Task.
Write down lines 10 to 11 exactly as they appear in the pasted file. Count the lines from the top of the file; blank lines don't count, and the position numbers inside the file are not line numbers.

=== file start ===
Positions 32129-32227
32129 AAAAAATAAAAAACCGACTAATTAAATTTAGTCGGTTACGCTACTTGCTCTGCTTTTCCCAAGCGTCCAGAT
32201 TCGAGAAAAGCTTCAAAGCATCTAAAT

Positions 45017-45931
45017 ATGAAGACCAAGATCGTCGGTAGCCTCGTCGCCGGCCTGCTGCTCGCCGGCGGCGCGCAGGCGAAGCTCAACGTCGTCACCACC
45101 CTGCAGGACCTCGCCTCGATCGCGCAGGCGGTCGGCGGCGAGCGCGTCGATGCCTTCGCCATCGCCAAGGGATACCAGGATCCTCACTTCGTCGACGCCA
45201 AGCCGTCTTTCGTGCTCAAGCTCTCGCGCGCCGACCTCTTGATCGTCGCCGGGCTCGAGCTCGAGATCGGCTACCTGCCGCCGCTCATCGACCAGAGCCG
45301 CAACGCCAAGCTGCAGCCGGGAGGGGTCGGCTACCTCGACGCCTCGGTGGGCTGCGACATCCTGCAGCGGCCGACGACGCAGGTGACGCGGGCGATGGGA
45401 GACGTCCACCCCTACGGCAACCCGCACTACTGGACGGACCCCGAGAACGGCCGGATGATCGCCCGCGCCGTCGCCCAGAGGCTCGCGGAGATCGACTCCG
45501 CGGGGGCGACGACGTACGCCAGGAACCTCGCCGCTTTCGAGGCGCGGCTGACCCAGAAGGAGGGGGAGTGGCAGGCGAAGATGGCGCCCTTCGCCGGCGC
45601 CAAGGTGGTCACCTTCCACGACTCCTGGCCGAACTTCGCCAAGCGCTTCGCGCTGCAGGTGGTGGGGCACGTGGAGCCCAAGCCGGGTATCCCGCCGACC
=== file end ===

45501 CGGGGGCGACGACGTACGCCAGGAACCTCGCCGCTTTCGAGGCGCGGCTGACCCAGAAGGAGGGGGAGTGGCAGGCGAAGATGGCGCCCTTCGCCGGCGC
45601 CAAGGTGGTCACCTTCCACGACTCCTGGCCGAACTTCGCCAAGCGCTTCGCGCTGCAGGTGGTGGGGCACGTGGAGCCCAAGCCGGGTATCCCGCCGACC